“. . . one should not at all assume that many humans are ‘people’. Indeed many are multiple people, and most are none. . . .  They are only carriers, transmission-tools” (In the “Nachlass” under the heading “The Rank-ordering of Human Values” — KSA, 12, 491).

(Before I go on I want to make it absolutely clear that these words of Nietzsche need not be interpreted negatively as encouraging us to divide the world into 'real' people and 'pretend' people and only value the former and to despise the latter as lesser creatures. His words can be taken as an empirical statement that helps encourage us to find ways to ensure that all humans are given the genuine opportunity to become the fullest kind of people they can — truly owning their own views and able to engage fruitfully in the creation of both themselves and their culture.)

My caveat aside Nietzsche's words can profoundly shock those of us whose liberalism has for so long been based on the idea that there exists an eternal soul or essential self that only needs to be freed for it to flourish. But, as I suggested last week, it seems (to me) more likely to be the case that, as beings, what we all share (and what is truly universal and essential to every human being) is simply that we are creatures who are always being made, always becoming what we will be, and this means that, as modern liberals and free religious people, we need to change from seeing ourselves as all about freeing and saving pre-existing souls to seeing ourselves instead as careful, responsible, loving, open-hearted and -minded (for we need always to be open to new ideas and inevitable change), makers, shapers and nurturers of authentic selves  as Simon Critchley put it, to become soul-smiths.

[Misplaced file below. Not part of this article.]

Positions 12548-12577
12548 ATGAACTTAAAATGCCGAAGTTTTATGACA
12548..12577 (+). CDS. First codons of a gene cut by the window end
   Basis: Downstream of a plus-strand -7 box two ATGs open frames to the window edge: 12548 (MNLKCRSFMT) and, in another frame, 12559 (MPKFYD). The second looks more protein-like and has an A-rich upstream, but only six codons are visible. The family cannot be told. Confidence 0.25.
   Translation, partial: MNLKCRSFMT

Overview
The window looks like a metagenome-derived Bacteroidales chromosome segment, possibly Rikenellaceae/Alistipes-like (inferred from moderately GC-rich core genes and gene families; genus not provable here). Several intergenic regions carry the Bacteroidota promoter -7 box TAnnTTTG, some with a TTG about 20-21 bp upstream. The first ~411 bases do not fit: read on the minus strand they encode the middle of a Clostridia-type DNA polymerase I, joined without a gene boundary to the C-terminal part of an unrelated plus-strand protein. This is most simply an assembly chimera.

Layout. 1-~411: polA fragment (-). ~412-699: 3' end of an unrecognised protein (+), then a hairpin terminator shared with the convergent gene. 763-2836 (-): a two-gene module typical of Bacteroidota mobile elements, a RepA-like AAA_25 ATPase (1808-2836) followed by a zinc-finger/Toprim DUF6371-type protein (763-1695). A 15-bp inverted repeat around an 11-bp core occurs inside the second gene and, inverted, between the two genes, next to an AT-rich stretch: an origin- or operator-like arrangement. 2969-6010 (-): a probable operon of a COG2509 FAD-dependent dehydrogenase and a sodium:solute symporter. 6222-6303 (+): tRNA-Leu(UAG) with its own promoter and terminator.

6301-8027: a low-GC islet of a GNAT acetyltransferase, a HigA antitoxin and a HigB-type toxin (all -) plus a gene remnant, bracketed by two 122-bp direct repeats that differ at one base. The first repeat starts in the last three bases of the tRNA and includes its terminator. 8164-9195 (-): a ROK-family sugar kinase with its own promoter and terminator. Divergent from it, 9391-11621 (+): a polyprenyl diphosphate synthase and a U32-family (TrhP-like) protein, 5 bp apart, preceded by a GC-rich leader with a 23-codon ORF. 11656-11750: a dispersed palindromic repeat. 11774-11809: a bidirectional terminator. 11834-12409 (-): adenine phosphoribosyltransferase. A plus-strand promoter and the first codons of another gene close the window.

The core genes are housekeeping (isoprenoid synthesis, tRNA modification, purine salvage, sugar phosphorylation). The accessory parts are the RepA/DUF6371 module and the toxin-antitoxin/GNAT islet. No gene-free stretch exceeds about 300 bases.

In truth, this is, or course, a very ancient idea. Aristotle, for example, writes in the Nicomachean Ethics about the ‘akratic man’ (the incontinent man) who ‘may say he has knowledge’ but whose moral knowledge has yet to be ‘worked into the living structure of the mind’. Such people, Aristotle says, are ‘like actors, mouthpieces for the sentiments of other people’ (1147a 19-24).

Understood in this fashion, I hope we can see that an authentic, free life need not at all about requiring us to be wilfully eccentric and engaging only in marginal beliefs and practices and is everything to do with helping people properly to own their beliefs and practices where ever they are — whether in the mainstream or some still, marginal, context.

And here I can return to our wedding because it seemed to me that everyone involved truly seemed to own the idea that this was simply an "everyday" marriage based on real and very deep love. Although we formed a powerful 'they', within this 'they' the individuals present were authentic people because no one there was merely an actor and mouthpiece for the sentiments of other people but were, completely authentically, being themselves in the presence of the couple with all their loves and hopes.

Helping to create, to make,  to smith, such authentic people (including, of course, ourselves) seems to me to be central to our task today as a authentic free-religious community many of whose once marginal beliefs and practices have become mainstream. The work of making authentic selves and souls is never finished.